All these “transit advocates” that want to kill BART are 100% OK with spending the tax money approved in Measure A into the projects they want. 

    They remind us that Measure A contained other projects besides BART, but ask them how they voted on Measure A & why. 

    They criticize VTA for failing to deliver on Measure A, but I never read a word about repealing the sales tax or putting their ideas (independently) up for ballot tax initiative.

  9. Accountablevta,
    You are confusing building BART with operating BART.  The proposed 1/8 cent sales tax would go towards operations and maintenance, not towards building the line.  If BART isn’t built, the additional tax isn’t collected. 

    Also, VTA service has suffered for a lot of reasons over the last 8 years but I don’t think BART is one of them (management, poor fairbox recovery and declining sales tax receipts are).

  10. The stakes are high…BART isn’t just about transportation, it’s an excuse (good or bad) to build more. (ie retail and high-density housing around the stations, etc).

    I still think that the best plan would be to extend the line to North San Jose.  I assume that this could be done for around half the projected costs.

    Pete Campbell

  11. Sm. Biz Guy – unless the leadership of the BART effort puts in concrete plans -w. financing – to retain the small businesses and protect the neighborhood – in the horrific construction phase, many will not support it: I am one of those. I have been assured that this will happen – Sam Liccardo is on top of this in a big way. As the one who “presided” over the Transit Mall fiasco in the 1980s and saw the pain – I even felt a small part of it –  I will never sit quietly and have this happen again. Protect them or pass on BART. There must be no ACCEPTABLE level of casualties on this one. TMcE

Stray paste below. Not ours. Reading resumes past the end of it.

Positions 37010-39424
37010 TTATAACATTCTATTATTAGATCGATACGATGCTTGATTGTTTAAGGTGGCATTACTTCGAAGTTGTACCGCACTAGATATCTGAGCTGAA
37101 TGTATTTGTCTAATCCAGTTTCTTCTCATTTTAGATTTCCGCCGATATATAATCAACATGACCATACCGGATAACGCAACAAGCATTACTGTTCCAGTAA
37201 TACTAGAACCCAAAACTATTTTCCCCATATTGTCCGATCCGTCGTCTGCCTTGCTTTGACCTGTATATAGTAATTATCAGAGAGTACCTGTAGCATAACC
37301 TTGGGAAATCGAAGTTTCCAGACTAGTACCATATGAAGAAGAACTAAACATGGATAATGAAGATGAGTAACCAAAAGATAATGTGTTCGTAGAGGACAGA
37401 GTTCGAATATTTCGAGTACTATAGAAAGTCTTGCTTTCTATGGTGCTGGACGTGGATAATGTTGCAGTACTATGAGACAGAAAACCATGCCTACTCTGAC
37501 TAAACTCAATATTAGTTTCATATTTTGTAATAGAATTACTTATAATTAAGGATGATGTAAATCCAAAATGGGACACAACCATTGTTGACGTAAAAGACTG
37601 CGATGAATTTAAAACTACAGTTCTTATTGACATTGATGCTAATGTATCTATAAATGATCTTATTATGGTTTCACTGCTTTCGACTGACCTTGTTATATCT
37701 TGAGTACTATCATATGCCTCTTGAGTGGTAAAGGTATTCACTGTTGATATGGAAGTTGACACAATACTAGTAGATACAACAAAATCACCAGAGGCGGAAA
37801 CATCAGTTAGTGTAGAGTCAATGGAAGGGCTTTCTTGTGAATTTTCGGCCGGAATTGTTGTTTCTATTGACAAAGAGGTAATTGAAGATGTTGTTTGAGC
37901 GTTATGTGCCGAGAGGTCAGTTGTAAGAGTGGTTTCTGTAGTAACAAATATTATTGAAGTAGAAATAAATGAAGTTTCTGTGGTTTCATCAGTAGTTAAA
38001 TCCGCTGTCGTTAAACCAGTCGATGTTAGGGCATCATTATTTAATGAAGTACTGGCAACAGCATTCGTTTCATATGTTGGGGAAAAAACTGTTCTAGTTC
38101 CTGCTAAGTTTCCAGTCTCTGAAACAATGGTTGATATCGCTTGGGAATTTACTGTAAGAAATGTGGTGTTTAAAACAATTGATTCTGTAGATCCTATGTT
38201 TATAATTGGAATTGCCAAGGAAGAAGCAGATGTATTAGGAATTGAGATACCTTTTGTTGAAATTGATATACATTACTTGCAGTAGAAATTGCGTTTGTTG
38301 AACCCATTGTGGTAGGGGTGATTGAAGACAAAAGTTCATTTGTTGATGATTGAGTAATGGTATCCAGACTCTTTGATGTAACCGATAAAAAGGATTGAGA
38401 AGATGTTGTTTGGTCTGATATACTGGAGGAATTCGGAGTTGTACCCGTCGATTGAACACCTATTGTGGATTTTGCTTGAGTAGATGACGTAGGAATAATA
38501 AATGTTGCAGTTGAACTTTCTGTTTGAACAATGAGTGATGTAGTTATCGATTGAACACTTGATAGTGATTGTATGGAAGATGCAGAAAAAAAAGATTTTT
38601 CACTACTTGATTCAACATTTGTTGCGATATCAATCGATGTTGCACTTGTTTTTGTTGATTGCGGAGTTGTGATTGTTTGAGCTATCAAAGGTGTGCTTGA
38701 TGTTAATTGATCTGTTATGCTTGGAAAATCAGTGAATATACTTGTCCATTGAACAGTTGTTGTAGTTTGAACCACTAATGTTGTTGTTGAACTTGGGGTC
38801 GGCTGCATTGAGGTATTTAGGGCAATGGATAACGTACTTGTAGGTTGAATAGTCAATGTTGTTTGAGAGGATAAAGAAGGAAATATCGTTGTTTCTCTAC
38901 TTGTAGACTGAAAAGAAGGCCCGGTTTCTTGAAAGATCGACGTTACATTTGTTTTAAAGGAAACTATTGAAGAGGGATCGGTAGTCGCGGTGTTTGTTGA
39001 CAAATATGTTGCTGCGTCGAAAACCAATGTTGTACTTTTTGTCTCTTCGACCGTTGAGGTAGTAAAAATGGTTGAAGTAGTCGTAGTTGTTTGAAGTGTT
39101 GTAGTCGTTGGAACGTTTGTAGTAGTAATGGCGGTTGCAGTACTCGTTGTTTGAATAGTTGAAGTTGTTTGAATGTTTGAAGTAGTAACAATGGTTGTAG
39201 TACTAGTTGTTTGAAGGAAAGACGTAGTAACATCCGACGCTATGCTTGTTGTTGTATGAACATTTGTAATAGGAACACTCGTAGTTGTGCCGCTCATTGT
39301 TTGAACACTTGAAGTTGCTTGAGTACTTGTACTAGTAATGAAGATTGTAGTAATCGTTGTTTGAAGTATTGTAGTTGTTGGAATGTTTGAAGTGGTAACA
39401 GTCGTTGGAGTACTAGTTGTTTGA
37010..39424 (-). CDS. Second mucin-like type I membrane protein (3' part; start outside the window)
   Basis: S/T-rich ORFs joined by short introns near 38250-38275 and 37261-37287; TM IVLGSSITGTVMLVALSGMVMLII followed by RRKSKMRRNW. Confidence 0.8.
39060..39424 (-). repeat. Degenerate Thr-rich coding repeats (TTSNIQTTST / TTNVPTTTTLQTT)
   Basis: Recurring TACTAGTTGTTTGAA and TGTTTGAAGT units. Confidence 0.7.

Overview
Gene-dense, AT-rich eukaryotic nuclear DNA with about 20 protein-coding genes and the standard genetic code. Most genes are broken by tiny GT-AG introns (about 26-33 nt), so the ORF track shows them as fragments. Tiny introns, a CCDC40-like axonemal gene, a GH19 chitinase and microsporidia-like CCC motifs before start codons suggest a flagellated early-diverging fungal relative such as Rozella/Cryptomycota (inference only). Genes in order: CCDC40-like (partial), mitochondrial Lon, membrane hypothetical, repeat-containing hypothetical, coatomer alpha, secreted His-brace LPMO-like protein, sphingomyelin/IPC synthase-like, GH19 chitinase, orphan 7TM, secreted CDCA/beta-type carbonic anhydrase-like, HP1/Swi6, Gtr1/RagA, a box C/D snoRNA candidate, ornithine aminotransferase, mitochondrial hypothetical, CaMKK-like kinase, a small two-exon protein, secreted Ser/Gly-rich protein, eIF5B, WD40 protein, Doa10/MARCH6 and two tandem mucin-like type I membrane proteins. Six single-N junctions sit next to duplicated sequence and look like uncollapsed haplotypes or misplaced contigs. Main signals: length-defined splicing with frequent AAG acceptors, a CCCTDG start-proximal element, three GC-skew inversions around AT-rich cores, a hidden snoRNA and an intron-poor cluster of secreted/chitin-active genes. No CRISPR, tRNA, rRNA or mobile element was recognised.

12. Hugh,

    If they now plan to use BRT (bus rapid transit) from downtown to east san jose; why not continue on to both south san jose and the fremont bart station?

    it would cost less and we would achieve more transit for the 6 billion.  BRT is half the cost per mile as the outdated bart plan.  Also, in emergencies the BRT buses could replaced with alternate buses and routes.  Currently, Bart is totally shut down in emergencies.